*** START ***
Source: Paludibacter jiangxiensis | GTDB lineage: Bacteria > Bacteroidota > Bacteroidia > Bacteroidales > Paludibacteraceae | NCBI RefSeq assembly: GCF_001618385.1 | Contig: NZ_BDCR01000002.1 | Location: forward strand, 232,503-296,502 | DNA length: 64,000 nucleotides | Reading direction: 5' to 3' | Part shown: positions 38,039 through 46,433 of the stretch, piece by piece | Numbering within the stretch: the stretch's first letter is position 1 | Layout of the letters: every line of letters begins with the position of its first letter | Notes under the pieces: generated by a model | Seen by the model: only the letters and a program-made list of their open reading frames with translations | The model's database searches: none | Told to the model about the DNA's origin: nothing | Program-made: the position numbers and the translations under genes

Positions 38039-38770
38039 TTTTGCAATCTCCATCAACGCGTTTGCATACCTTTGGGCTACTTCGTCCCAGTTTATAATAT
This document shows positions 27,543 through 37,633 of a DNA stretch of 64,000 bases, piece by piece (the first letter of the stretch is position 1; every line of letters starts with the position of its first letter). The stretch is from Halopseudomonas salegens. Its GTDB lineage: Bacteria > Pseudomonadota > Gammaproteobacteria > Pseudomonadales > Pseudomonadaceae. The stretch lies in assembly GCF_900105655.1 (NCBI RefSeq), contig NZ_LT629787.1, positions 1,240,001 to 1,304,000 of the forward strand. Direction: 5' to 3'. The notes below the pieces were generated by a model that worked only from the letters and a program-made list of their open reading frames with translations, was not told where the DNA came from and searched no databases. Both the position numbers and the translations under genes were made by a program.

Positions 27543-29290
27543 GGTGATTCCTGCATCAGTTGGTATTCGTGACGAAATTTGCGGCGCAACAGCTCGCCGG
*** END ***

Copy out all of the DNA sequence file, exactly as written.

Source: Paludibacter jiangxiensis | GTDB lineage: Bacteria > Bacteroidota > Bacteroidia > Bacteroidales > Paludibacteraceae | NCBI RefSeq assembly: GCF_001618385.1 | Contig: NZ_BDCR01000002.1 | Location: forward strand, 232,503-296,502 | DNA length: 64,000 nucleotides | Reading direction: 5' to 3' | Part shown: positions 38,039 through 46,433 of the stretch, piece by piece | Numbering within the stretch: the stretch's first letter is position 1 | Layout of the letters: every line of letters begins with the position of its first letter | Notes under the pieces: generated by a model | Seen by the model: only the letters and a program-made list of their open reading frames with translations | The model's database searches: none | Told to the model about the DNA's origin: nothing | Program-made: the position numbers and the translations under genes

Positions 38039-38770
38039 TTTTGCAATCTCCATCAACGCGTTTGCATACCTTTGGGCTACTTCGTCCCAGTTTATAATAT
This document shows positions 27,543 through 37,633 of a DNA stretch of 64,000 bases, piece by piece (the first letter of the stretch is position 1; every line of letters starts with the position of its first letter). The stretch is from Halopseudomonas salegens. Its GTDB lineage: Bacteria > Pseudomonadota > Gammaproteobacteria > Pseudomonadales > Pseudomonadaceae. The stretch lies in assembly GCF_900105655.1 (NCBI RefSeq), contig NZ_LT629787.1, positions 1,240,001 to 1,304,000 of the forward strand. Direction: 5' to 3'. The notes below the pieces were generated by a model that worked only from the letters and a program-made list of their open reading frames with translations, was not told where the DNA came from and searched no databases. Both the position numbers and the translations under genes were made by a program.

Positions 27543-29290
27543 GGTGATTCCTGCATCAGTTGGTATTCGTGACGAAATTTGCGGCGCAACAGCTCGCCGG